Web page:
Giant axonal neuropathy-associated gigaxonin mutations impair intermediate filament protein degradation.

Publication Type:

Journal Article


J Clin Invest, Volume 123, Issue 5, p.1964-75 (2013)


Animals, Cytoskeletal Proteins, Cytoskeleton, Enzyme-Linked Immunosorbent Assay, Fibroblasts, Giant Axonal Neuropathy, HEK293 Cells, Humans, Intermediate Filament Proteins, Leupeptins, Mice, Mice, Transgenic, Microscopy, Fluorescence, Mutation, Neurons, NIH 3T3 Cells, Proteasome Inhibitors, RNA, Messenger, Sequence Analysis, DNA, Ubiquitin-Protein Ligases, Vimentin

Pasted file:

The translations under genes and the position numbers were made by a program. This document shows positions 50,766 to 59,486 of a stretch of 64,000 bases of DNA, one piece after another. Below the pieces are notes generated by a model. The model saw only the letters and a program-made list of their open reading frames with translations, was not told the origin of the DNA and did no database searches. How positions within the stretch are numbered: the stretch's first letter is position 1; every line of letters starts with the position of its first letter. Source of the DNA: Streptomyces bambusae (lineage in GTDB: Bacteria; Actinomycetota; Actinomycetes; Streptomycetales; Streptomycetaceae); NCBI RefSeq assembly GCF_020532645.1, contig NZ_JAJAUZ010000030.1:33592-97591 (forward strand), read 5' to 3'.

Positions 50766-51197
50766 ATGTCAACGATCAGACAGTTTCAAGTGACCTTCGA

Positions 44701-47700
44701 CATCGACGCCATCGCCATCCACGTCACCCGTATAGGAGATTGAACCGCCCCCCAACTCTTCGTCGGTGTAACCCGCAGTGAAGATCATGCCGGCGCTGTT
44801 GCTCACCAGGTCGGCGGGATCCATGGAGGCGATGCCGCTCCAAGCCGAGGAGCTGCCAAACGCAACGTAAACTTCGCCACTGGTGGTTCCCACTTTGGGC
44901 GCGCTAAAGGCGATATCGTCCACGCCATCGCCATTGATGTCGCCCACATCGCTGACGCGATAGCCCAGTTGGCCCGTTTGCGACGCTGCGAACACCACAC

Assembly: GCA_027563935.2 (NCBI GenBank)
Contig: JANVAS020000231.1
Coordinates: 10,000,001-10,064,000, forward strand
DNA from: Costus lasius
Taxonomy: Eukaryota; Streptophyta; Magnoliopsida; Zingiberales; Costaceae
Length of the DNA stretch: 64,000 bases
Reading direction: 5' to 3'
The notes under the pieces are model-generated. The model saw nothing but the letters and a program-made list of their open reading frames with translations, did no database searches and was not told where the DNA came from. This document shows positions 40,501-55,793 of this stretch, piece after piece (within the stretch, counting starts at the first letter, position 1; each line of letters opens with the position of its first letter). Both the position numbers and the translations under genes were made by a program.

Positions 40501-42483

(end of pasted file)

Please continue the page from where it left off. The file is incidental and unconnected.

<p>Giant axonal neuropathy (GAN) is an early-onset neurological disorder caused by mutations in the GAN gene (encoding for gigaxonin), which is predicted to be an E3 ligase adaptor. In GAN, aggregates of intermediate filaments (IFs) represent the main pathological feature detected in neurons and other cell types, including patients' dermal fibroblasts. The molecular mechanism by which these mutations cause IFs to aggregate is unknown. Using fibroblasts from patients and normal individuals, as well as Gan-/- mice, we demonstrated that gigaxonin was responsible for the degradation of vimentin IFs. Gigaxonin was similarly involved in the degradation of peripherin and neurofilament IF proteins in neurons. Furthermore, proteasome inhibition by MG-132 reversed the clearance of IF proteins in cells overexpressing gigaxonin, demonstrating the involvement of the proteasomal degradation pathway. Together, these findings identify gigaxonin as a major factor in the degradation of cytoskeletal IFs and provide an explanation for IF aggregate accumulation, the subcellular hallmark of this devastating human disease.</p>

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